Choosing to participate in a study is an important personal decision. Talk with your doctor and family members or friends about deciding to join a study. To learn more about this study, you or your doctor may contact the study research staff using the contacts provided below. For general information, Learn About Clinical Studies.


Layout table for eligibility information
Ages Eligible for Study:   13 Years to 24 Years   (Child, Adult)
Sexes Eligible for Study:   Female
Accepts Healthy Volunteers:   Yes
Sampling Method:   Non-Probability Sample
Study Population
Healthy 13-24 Adolescent Girls and Young Women
Criteria

Inclusion Criteria:

  • Age 13-24
  • Female sex
  • Seeking contraceptive/ STI services OR has had a child OR is legally married
  • Has had consensual vaginal sex
  • Two years have passed since menses started
  • HIV negative by self-report
  • Willing to refrain from using douches, washes, or other similar feminine hygiene products. (Tampons are allowed)
  • Planning to receive the Depo-Provera shot, -OR- Have regular menstrual cycles with at least 21 - 45 days between menses and plans to use no hormonal birth control.

Exclusion Criteria:

  • Any other immunodeficiency (e.g. organ transplant recipient)
  • Recently pregnant (within 4 weeks), currently pregnant, or planning to become pregnant within the next 12 months
  • Currently breastfeeding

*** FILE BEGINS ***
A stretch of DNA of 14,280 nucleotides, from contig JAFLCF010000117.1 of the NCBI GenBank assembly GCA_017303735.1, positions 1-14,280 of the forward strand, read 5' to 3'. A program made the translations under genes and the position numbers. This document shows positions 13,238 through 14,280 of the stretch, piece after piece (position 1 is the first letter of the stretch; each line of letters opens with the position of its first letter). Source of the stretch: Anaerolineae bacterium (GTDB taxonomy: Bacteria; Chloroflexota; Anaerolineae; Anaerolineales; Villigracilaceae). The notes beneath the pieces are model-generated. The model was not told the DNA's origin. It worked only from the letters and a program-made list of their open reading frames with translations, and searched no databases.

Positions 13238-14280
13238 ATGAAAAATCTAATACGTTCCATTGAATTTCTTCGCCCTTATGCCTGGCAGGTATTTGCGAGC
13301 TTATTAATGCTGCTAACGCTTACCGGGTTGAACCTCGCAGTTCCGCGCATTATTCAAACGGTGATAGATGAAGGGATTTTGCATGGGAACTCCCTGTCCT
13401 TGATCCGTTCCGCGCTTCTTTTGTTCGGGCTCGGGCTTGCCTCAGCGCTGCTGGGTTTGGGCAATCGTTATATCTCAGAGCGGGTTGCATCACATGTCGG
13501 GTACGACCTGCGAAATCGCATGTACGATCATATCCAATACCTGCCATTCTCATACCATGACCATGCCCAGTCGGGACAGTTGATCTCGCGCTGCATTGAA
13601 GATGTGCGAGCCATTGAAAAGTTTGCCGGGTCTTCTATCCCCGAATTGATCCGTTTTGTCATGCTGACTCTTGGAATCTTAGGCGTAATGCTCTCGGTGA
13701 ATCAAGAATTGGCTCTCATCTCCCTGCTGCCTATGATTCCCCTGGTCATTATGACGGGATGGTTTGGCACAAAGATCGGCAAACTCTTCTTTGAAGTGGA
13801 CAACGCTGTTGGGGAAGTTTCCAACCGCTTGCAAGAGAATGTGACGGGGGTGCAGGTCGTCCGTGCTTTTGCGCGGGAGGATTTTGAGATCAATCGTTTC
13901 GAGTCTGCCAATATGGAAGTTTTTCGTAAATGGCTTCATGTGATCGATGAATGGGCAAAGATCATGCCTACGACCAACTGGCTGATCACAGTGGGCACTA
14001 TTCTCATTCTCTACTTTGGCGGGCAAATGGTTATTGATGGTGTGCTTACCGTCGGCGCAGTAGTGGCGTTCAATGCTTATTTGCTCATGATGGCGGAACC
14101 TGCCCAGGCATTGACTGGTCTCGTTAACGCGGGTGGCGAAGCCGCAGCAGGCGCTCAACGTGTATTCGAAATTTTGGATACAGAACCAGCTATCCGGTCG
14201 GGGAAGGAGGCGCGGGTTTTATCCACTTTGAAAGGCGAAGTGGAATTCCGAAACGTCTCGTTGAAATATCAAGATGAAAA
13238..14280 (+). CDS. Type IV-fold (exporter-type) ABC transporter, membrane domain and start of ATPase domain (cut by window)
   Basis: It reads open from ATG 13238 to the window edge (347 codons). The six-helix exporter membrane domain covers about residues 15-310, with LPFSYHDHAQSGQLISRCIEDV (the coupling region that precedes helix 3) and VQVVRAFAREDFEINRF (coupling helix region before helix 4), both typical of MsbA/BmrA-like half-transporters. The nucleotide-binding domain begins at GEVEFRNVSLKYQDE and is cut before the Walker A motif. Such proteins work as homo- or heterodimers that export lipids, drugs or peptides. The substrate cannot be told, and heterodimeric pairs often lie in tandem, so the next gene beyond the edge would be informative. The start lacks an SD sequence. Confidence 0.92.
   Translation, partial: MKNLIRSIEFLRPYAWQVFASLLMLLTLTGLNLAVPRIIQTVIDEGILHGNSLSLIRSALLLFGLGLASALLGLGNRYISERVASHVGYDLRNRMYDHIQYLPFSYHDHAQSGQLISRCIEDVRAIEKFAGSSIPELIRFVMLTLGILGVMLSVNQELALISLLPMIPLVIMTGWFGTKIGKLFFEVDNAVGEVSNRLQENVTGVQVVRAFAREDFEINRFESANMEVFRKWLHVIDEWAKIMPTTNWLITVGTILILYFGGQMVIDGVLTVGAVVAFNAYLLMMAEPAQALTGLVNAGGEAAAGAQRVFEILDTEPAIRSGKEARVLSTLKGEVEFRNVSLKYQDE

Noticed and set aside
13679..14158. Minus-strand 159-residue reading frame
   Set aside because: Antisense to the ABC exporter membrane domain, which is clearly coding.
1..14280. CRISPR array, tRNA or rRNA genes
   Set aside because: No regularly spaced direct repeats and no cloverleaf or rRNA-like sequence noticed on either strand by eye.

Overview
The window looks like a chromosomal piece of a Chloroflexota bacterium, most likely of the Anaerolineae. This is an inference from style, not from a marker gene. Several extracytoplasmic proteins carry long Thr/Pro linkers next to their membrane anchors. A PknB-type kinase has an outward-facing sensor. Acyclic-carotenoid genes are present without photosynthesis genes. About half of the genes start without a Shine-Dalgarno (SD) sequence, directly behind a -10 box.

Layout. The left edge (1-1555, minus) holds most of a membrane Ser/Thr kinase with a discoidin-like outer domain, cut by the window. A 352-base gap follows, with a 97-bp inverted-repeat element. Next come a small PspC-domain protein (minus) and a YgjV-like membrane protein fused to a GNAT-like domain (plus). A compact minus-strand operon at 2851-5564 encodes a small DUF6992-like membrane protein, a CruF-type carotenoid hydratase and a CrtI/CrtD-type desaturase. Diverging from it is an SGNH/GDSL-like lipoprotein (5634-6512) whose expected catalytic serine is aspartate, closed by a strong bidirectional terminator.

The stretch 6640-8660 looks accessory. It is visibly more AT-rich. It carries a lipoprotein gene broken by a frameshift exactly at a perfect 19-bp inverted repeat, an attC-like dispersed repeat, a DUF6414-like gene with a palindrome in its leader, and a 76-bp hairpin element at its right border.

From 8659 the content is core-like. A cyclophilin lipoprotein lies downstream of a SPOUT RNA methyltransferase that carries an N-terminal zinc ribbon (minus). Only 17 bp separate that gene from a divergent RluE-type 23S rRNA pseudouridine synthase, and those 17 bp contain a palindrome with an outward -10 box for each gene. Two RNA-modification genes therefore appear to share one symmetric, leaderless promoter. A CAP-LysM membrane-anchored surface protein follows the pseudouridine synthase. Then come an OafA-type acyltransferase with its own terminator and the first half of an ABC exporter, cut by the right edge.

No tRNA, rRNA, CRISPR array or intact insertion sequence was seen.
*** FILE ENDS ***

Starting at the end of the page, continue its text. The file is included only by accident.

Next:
• Hysterectomy or a known genital tract anomaly
  • Amenorrhea (except if caused by contraceptive method like the implant)
  • Antibiotic or antifungal use within past 30 days

Information from the National Library of Medicine

To learn more about this study, you or your doctor may contact the study research staff using the contact information provided by the sponsor.

Please refer to this study by its ClinicalTrials.gov identifier (NCT number): NCT03196492


Contacts
Layout table for location contacts
Contact: Obianuju Okonkwo, BS 410-955-0646 AimsStudy@jhu.edu

Locations
Layout table for location information
United States, Maryland
Johns Hopkins Hospital Recruiting
Baltimore, Maryland, United States, 21205
Contact: Okonkwo         
Sponsors and Collaborators
Johns Hopkins University
University of Maryland, College Park
Investigators
Layout table for investigator information
Principal Investigator: Jenell Coleman Fennell, MD Johns Hopkins University

Layout table for additonal information
Responsible Party: Johns Hopkins University
ClinicalTrials.gov Identifier: NCT03196492    
Other Study ID Numbers: IRB00126504
First Posted: June 22, 2017    Key Record Dates
Last Update Posted: July 5, 2019
Last Verified: July 2019
Individual Participant Data (IPD) Sharing Statement:
Plan to Share IPD: No

Layout table for additional information
Studies a U.S. FDA-regulated Drug Product: No
Studies a U.S. FDA-regulated Device Product: No
Additional relevant MeSH terms:
Layout table for MeSH terms
Communicable Diseases
Infection
Medroxyprogesterone Acetate
Contraceptive Agents, Female
Contraceptive Agents
Reproductive Control Agents
Physiological Effects of Drugs
Contraceptive Agents, Male
Antineoplastic Agents, Hormonal
Antineoplastic Agents